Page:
As a repentant person, there is no need to wonder when or if our faith was sufficient to enter into this unique relationship because of this wonderful gift of baptism, a grace that defines when it occurred. The book of Acts provides a number of conversion accounts and the one common feature mentioned in all is baptism as part of their faith response.
What an incredible and wonderful story that we have before us. As we emerge from the water of baptism, we are indwelled with the Spirit in an entirely new state of existence and relationship with God that is continuously maintained throughout our life if we continue to walk in the light, in fellowship with other Christians. I John 1:7 states, “But if we walk in the light, as he is in the light, we have fellowship with one another, and the blood of Jesus, his Son, purifies us from all sin. In the original language, “purifies” is a term of continuous action. Therefore, the blood of Christ is not only effective in our forgiveness at baptism, but remains as a cleansing agent within our Christian walk.
This does not mean that our lives are now free from sin. First, if that were the meaning, there would be no need of purification. Secondly, in the next verse (I John 1:8), the Apostle says “If we claim to be without sin, we deceive ourselves and the truth is not in us.” In fact, he continues by stating that it is the one who acknowledges his sins who receives forgiveness and purification.
In summary, note that entry into this new existence does not require conformance to a list of righteous works or a period of proving ourselves, perhaps based on the degree of our sinfulness. Instead, through the grace of God and our faith response of repentance and baptism, we receive atonement through the blood of Jesus and are added to the number of the saved. It is a new birth, and whether we are a babe of one day or a Christian of 50 years, we are all in the family!
It is important, however, to recall that repentance is a commitment to the Lordship of Jesus and if we are unwilling to commit our life to Him, an important element of faith is missing and baptism is not appropriate.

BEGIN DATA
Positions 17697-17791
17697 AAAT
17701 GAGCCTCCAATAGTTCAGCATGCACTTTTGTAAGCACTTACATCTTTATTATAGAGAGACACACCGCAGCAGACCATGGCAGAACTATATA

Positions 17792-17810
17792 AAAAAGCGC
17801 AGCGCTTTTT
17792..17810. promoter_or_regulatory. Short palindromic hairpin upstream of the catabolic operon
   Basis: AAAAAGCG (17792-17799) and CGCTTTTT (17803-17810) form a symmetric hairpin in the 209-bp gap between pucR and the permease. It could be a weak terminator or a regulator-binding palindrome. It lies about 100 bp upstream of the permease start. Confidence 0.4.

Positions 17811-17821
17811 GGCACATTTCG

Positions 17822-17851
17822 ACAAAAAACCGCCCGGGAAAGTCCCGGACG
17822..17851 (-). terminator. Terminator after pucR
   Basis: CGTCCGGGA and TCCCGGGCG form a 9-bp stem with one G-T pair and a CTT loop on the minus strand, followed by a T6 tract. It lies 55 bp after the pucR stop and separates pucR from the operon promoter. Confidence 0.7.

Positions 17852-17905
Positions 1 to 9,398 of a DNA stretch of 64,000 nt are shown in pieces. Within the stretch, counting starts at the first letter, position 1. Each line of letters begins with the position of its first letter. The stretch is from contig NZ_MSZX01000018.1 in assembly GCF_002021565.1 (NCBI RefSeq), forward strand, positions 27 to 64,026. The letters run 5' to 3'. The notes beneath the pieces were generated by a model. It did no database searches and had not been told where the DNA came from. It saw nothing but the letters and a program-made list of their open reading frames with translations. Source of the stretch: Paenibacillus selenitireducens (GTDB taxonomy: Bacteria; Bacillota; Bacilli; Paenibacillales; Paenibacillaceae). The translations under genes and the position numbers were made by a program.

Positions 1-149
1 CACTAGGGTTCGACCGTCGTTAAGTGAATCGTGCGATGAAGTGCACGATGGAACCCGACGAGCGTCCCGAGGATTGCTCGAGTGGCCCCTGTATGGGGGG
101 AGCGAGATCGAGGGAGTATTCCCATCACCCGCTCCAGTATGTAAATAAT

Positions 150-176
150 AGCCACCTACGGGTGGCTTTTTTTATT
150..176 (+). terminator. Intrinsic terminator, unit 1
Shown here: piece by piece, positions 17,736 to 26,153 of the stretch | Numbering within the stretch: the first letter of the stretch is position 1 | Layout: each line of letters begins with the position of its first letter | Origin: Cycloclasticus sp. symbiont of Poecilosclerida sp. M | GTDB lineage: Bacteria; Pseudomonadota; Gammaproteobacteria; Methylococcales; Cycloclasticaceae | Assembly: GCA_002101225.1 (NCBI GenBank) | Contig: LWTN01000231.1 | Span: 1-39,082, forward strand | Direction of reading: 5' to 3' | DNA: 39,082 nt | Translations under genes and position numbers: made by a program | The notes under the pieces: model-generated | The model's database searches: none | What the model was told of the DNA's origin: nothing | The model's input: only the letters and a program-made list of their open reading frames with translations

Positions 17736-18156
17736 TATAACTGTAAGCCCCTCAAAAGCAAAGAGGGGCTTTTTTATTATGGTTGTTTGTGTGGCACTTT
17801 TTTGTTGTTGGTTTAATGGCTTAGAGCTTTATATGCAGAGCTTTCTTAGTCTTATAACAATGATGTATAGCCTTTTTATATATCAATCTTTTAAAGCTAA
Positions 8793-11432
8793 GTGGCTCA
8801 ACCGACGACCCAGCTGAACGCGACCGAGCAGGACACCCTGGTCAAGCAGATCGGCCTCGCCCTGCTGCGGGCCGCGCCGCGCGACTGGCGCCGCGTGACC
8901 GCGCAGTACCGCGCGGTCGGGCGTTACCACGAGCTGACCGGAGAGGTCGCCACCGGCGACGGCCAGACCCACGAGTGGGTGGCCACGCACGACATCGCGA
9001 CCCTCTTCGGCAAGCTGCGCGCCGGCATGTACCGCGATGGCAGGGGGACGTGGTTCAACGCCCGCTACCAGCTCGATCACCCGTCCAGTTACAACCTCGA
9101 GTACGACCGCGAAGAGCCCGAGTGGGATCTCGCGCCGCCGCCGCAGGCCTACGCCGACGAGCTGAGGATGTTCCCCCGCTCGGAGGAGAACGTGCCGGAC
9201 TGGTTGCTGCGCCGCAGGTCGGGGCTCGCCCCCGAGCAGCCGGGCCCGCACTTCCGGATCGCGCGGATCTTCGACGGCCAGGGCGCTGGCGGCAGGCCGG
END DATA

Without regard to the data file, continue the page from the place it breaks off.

From the time of our new birth, the New Testament shows that growth is an important part of our Christian walk, but all of us whether mature Christians or still needing the milk of the word are full-fledged children of God.
It is then no surprise that after his resurrection Jesus’ great commission to make disciples includes the command to baptize in the name of the Father, Son and Holy Spirit.
Christ’s Community of Believers
A popular concept of the church within our culture is an institution with all the trappings of a hierarchical structure, building, budget, functioning committees, charter and programs. Many find such an image unattractive as they perceive of a people primarily interested in enhancing their own image and reputation through the “magnificence” of a finely-tuned worship performance, institutional accomplishments and attractive physical structures. Excellence in these areas may be based on sincere and humble effort in service to the Lordship of Christ; therefore, it is important to withhold judgment based on appearances and our own limited first impressions. However, these are not criteria for a pleasing and dedicated community of believers and it is important to understand the essence and function of the church from a New Testament perspective.
The Establishment of the Church
In Matthew 16:18, Jesus told Peter and the other Apostles that he would establish his church (or “assembly” which was the use of the Greek word translated “church” in the first century). 
The first New Testament reference to the existence of such an assembly is found in Acts 2. From the previous section recall that within this chapter Peter admonished a large crowd gathered for the Jewish Pentecost to repent and be baptized. The chapter continues by relating the response to this plea. Those who accepted the message were baptized and about three thousand were added to their number that day.   The following verses demonstrate that this “number” have the characteristics of assemblies or gatherings of people as they devoted themselves to the Apostles’ teaching, fellowship, breaking of bread and prayer (Acts 2:42). The chapter also describes other important activities such as meeting everyone’s needs and praising God.